I woke at 5am, my alarm was set for 7am. I was staying in my best friends house, he was racing too (and doing a good job) and we weren't due to leave until 7.50am. I got up and walked around the room. I, surprisingly felt better than I had before I went to bed. I did some yoga stretching and got back into bed. I drifted off and awoke at 6.55am in time to turn my alarm off before it woke me,,, glad I won that race.

We drove to registration and signed in, the top ten finishers from the day before were displayed on the wall and I wasn't on it. The guy I had been chasing all day was sitting pretty in 10th place overall.
Up until that moment my plan was to survive day 2 and make it over the mountain in one piece. Now I had a motivation, pass this guy or the guy in 9th overall. I'd have to beat them by about 4min30sec for 9th and about 2.30sec for 10th place. it was time to get my race face on!

Mount Leinster from afar
Today I wanted to find something, I knew it was out there and I knew I'd find it. The race started and I ran at a much more conservative pace than the day before. I was between the guy in 9th and 10th place. The gap was growing but I didn't panic. We were just about to start going vertical and I love going up hill. 
I closed the gap, we three over took a few guys who had set out at an adventurous pace and were now beginning to walk! We chatted and ran, we walked and we ate, we ran again, walked again and somehow covered the miles. We were going up mount Leinster and the going was tough, some of the incline was at 13%. That means, on covering 100 metres of road you have gained 13 metres in altitude. The legs burned, the running was reduced to a walk and I had opened a gap of about 300m on the guys I was chasing. I reached an aid station at the 30km point. It was hot and I had to refill my CamelPak. My hands were shaking and I fumbled my way through a very simple process. It took too much time and I got more agitated..... I couldn't do it, the two guys had stated the final ascent and I was still trying to rehydrate. @headchefalan wife was at this aid station and she noticed my dilemma, she took over and got me going again with a full water bladder. I was about 500 metres behind the guys I was chasing and had about 2 kilometres before we crested the mountain to catch them. I closed about 400meters but they were about 100meters ahead of me before I started descending. They were with a third person (he was only doing a one day Ultra and hadn't been racing the day before, so not a worry in overall standings) and they were moving. 

By the time I reached the bottom of the mountain they were gone. I don't know how they did it. I tried as hard as I could to descend as quick as possible. I pushed so hard on this uneven bog and boulder ridden terrain that I tore my shoes apart but still these guys opened a gap of at least 1  kilometre. I never saw them for the remainder of the day. However, I had managed to pass the guy who was in 8th place over all. He was in excess of 15 minuets ahead of me so I knew if I wanted to beat him I'd have to go all out. I did! 

My torn 'ass kicks' (Asics)
I ran and ran, I wanted to walk so bad, but I kept running. I was back on the road and I ran all the flat and incline sections only choosing to walk on very steep road sections. I was in "the zone", it felt meditative and I had pushed into a realm of reality I'd only ever been in a couple of time before.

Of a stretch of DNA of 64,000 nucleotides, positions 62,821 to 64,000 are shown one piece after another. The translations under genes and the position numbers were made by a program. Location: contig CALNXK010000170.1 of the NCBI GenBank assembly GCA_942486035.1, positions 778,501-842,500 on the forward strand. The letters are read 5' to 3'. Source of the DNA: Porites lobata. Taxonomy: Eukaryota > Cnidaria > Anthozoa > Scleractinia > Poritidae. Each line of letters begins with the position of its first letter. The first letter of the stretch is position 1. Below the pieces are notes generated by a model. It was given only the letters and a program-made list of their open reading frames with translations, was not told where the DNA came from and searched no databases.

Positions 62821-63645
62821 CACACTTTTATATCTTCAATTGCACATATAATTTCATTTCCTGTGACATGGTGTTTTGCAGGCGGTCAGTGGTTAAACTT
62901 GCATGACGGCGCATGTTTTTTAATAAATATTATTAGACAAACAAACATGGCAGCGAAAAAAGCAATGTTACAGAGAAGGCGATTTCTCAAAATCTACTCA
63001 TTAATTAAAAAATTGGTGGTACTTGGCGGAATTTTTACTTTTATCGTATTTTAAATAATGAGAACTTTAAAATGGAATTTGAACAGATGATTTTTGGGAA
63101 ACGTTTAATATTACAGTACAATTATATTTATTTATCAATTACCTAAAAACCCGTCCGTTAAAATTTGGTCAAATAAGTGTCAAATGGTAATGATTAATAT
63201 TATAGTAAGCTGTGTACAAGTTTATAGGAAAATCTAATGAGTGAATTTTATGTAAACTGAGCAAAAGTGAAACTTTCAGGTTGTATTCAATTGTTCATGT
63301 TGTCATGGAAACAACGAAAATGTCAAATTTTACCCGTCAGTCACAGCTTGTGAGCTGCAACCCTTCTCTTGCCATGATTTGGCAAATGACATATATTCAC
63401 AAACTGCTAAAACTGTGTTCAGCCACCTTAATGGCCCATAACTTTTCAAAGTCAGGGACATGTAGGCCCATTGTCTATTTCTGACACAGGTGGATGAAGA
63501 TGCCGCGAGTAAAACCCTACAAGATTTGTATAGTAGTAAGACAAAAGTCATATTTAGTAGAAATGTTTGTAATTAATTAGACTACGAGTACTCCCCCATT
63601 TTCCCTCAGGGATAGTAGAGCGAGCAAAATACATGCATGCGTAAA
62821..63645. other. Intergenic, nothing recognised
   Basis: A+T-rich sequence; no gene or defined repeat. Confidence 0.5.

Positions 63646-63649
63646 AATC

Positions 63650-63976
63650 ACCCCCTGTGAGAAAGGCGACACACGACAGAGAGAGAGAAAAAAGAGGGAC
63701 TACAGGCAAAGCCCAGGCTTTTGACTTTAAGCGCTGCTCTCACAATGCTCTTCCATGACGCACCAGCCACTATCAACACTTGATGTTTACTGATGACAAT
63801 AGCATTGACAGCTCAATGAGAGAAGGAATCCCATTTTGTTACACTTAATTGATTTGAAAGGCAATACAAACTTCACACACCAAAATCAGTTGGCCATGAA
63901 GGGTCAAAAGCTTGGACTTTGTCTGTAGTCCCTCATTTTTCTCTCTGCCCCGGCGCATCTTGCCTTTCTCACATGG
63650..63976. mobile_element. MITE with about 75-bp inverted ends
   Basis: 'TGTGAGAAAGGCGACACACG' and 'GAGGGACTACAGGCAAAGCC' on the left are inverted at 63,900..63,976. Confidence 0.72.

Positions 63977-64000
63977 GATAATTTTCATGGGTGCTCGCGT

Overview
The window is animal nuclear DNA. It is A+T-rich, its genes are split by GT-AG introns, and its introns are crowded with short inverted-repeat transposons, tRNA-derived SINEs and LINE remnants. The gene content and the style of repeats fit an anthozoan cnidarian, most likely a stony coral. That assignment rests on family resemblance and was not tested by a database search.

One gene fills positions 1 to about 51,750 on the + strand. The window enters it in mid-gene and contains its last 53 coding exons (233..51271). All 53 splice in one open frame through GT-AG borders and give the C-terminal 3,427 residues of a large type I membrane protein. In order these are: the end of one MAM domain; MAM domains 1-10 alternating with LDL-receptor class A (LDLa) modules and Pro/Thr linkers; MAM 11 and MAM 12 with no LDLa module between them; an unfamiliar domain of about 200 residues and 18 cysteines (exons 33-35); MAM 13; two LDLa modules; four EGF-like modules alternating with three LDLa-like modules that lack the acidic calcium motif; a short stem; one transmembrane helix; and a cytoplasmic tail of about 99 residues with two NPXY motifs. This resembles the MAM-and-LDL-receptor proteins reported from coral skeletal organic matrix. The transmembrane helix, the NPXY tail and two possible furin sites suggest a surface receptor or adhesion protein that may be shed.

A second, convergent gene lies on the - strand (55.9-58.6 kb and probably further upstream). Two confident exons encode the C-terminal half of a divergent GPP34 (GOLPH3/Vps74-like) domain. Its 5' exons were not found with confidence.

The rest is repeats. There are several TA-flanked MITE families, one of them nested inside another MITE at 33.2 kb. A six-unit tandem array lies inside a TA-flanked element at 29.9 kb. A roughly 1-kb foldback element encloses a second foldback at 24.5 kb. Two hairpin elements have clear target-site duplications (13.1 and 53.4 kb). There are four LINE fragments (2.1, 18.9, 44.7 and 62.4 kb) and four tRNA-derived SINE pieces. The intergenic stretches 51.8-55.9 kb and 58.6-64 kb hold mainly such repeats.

This is the holy grail, this is what we are chasing when we do endurance events. The pain is intense, the muscles are screaming and the body wants to stop,,, but the mind is at peace, the pain begins to feel good and the feeling is euphoric.
This is what you find when you go way, way, way beyond your comfort zone. There are cultures around the world that refer to this as the higher state of consciousness, some others talk about an outer body experience, meditative gurus talk about a higher vibration, where the atoms comprising our bodies are vibrating at such an elevated level that we literally feel a surge of energy that transcends that of normal activity.
It is impossible to narrate in text how to get there or what it feels like but there is one key ingredient, an absolute must in the equation. You must be happy right at that moment! 

Some people suggest that ultra endurance athletes are running from something. Wrong! They  are running to find something. I found it on the last 20km of that run. It is a place where tranquillity washes over you like a soft bathing cloth, a siren is calling and showing a new path and that path seems right. It's a place where energy is free and pain seems to feel good.

And if you have a minute, why don't we go, talk about it somewhere only we know? This could be the end of everything, So why don't we go, somewhere only we know? Somewhere only we know - Keane
Plotting the next goal!
The remaining 20 kilometres of the race were easy and the most enjoyable kilometres I had ran in a long time. I finished comfortably. I had opened a sufficient gap and finished 9th overall, after another competitor in the top ten had pulled out. I was ecstatic my cumulative time was just 2mins slower than last years winning time, however, the previous year had been very hot on both race days. Still I had a goal in my trying and perpetration and it had all played out better than I had expected. 

I ate 5 raw fruit and nut Nakd bars, 200g of dried dates, countless fig rolls and 2 bananas. I drank only water. In the final 20k I didn't eat, I only drank water.

Time and Pace: 6hrs13mins06sec Avg 6.50/Km

I was bitten by the ultra bug and now a marathon seems a little fickle!

My best friend finished too after only rediscovering running in January 2014 after a 5 year hiatus since his one and only marathon in October 2009!!! Big Kudos to you Senan!

Run far, run fast but most of all RunSensible!